The intervention: Haugh About That?

By the stern look in her chocolate-colored eyes, I found myself on the defensive. It was the same look she and her three siblings gave whenever I royally messed up.


Was Going to Call Him Today: Poetry Corner

Courtesy of Charline Loehrig Barbano
Charline and Don Loehrig, pictured here in 1940, grew up in Dayton, Ohio. Don died Jan. 1.

W hen my son came over to say


We Are Americans: Poetry Corner

Once upon a time, America was strong and united


Letter to the Editor

Report low-flying aircraft noise

Los Altos residents have noted the dramatic increase in low-flying aircraft over Los Altos, Los Altos Hills and Palo Alto. The Federal Aviation Administration has arbitrarily changed landing patterns for San Francisco International Airport, and it directly affects Los Altos residents.

If you love living in the flight path of an airport, congratulations, you have your wish – enjoy the pollution, noise and lower home values.


Letters to the Editor

Thanks to Satake family for ECH donation

I wanted to thank the Satake family not only for their $1 million gift to Fulfilling the Promise at El Camino Hospital, but also for sharing their personal story of depression (“Mountain View family gives $1M for mental health care facility at El Camino,” Dec. 22).

So many families in our community are impacted by their loved ones’ struggles with mental illness.


Charlie Hustler: The Villaj Idiut

I don’t understand why Pete Rose so badly wants to be in the Hall of Fame.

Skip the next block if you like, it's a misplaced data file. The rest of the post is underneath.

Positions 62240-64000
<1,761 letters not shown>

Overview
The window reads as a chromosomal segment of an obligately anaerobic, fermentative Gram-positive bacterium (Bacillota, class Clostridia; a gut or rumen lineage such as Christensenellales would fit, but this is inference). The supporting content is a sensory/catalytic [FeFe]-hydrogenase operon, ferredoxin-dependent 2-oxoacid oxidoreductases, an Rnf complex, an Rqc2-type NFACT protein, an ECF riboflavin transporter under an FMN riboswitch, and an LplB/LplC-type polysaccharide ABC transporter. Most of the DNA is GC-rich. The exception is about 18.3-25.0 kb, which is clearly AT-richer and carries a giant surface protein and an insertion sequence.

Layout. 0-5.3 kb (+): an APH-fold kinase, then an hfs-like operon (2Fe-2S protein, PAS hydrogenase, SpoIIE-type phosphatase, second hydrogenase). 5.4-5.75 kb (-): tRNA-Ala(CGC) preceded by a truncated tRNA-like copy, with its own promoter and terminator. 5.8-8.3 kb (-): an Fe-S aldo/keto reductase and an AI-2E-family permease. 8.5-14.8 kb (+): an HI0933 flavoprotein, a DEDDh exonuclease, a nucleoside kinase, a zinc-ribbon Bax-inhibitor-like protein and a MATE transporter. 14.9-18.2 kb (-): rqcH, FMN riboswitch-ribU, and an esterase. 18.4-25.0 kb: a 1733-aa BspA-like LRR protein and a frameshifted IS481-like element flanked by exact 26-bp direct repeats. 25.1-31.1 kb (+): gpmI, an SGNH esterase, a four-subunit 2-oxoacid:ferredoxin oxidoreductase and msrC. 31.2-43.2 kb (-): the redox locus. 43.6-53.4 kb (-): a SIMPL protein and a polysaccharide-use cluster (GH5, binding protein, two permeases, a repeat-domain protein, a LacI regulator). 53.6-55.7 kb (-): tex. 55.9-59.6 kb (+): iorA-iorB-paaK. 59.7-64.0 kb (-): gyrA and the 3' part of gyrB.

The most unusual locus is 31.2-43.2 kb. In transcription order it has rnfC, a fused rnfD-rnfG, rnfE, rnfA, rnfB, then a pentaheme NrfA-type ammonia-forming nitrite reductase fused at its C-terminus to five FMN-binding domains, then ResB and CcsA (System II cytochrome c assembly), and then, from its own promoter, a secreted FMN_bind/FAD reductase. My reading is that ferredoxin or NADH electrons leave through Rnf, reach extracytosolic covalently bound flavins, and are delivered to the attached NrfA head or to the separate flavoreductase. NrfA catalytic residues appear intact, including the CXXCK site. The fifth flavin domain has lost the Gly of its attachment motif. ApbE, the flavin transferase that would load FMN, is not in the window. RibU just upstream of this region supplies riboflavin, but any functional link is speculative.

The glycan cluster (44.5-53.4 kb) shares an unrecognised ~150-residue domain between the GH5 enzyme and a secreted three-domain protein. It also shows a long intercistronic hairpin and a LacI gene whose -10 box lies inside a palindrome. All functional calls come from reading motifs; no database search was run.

Oh, I get the concept of why he wants to be in the Hall of Fame. But I don’t understand the reality of it.


History of a plague: A Piece of My Mind

A quarter of a century ago, our world was threatened with a plague. We reacted as humans do – first with ignorance (that’s an African thing), then denial (it’s just a few cases, and they’re all homosexuals, so I’m safe), blaming the victims (that gay lifestyle, what do you expect? If they would just straighten out … ) and calls for social quarantine (gay men should be required to wear a badge!). Mainstream America wanted to feel safe, because AIDS was fatal. In 1990, if you contracted AIDS, there was no treatment, no cure.

At least three of my classmates died of AIDS. Homosexuality was still mostly kept secret. The obituaries tiptoed around the cause of death: “Complications of pneumonia.” “A long battle against disease.” If there were no wife at the bedside, if a “longtime companion” were mentioned, one could guess.


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